He had sounded like a man in a rut. The day before he stood in yellow on the podium on the Champs-Elys�es last July, Lance Armstrong cast doubt on whether he'd be back this summer to go for his seventh straight Tour de France victory. He spoke of maybe riding in the Giro d'Italia or the Vuelta Espa�a, or trying to break the one-hour velo mark.
All that was back-burnered last week when Armstrong announced that he'll defend his yellow jersey this summer, after all. If Armstrong, who at 34 is deep into middle age for a rider, was going to try to win one more of these bears, says Dan Osipow, a vice president at Tailwind Sports, co-owner of Armstrong's new Discovery team, "it makes a lot more sense to do it in '05 than to take '05 off and do '06."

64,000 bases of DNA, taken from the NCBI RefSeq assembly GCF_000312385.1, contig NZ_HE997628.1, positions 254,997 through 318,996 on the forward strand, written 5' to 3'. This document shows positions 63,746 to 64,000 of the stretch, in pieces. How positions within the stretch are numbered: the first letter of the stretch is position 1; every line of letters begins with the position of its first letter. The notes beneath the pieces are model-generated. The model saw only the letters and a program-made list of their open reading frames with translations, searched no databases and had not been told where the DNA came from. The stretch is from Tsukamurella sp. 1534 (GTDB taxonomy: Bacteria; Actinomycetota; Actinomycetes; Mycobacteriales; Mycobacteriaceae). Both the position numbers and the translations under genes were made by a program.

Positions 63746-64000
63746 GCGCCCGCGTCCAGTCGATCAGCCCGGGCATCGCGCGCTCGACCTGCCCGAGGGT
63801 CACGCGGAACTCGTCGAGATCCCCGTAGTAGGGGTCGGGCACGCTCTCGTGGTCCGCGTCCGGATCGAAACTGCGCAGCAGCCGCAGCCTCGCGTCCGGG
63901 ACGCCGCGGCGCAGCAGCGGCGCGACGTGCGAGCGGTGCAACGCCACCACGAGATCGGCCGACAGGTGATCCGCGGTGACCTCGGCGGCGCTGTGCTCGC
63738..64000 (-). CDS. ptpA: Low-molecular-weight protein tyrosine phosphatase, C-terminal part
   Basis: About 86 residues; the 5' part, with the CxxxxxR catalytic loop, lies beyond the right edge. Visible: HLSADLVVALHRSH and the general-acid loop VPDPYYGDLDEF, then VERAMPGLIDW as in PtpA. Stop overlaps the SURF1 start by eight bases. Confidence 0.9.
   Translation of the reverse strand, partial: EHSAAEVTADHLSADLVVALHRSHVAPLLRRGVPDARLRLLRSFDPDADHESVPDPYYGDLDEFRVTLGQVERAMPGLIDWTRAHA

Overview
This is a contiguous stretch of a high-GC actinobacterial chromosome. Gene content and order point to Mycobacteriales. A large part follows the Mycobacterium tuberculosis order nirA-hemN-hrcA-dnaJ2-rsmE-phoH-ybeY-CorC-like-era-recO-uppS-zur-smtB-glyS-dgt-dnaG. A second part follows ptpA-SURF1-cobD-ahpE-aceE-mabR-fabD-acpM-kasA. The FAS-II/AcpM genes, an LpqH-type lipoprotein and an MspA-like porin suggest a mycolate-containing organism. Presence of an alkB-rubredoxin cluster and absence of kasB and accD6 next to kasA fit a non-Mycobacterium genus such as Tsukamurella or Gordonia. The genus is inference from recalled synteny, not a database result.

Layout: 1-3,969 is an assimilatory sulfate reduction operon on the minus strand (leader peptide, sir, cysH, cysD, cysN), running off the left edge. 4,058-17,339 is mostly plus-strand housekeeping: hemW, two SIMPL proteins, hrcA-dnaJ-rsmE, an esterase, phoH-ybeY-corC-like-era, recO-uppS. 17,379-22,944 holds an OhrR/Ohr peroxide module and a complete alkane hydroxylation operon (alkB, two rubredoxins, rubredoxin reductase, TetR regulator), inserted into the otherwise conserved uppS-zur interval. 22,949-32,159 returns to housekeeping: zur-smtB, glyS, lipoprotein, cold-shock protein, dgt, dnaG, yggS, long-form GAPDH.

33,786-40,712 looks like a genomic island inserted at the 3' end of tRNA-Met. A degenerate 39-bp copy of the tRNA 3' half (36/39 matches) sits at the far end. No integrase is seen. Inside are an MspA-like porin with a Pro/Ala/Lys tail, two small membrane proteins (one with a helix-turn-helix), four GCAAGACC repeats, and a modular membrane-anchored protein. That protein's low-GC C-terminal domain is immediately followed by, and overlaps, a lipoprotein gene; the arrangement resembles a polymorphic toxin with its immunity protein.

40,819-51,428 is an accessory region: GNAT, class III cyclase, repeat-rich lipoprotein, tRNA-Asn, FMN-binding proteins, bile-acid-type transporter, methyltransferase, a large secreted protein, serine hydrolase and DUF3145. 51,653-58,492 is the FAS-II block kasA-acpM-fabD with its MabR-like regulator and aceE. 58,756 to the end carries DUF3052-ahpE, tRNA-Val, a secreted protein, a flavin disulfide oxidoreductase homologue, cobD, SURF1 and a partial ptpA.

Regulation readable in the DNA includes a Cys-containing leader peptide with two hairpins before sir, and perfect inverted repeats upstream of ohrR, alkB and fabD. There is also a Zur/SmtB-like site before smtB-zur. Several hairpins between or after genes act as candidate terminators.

Yes, he is a few weeks behind in his training. (That was Lance and girlfriend Sheryl Crow turning heads at the Grammys, where Crow's canary yellow, abdomen-baring Roberto Cavalli gown made it clear she's been getting some time on the bike herself.) But that's cold comfort to his rivals. "The guy loves to train more than to race," says Osipow. And he knows, better than anyone, how to prepare for this race: training in the mountains, memorizing time trial layouts and learning every contour of every climb. "He's not going over there to half-ass this thing," says Osipow. "He's going to win." -- Austin Murphy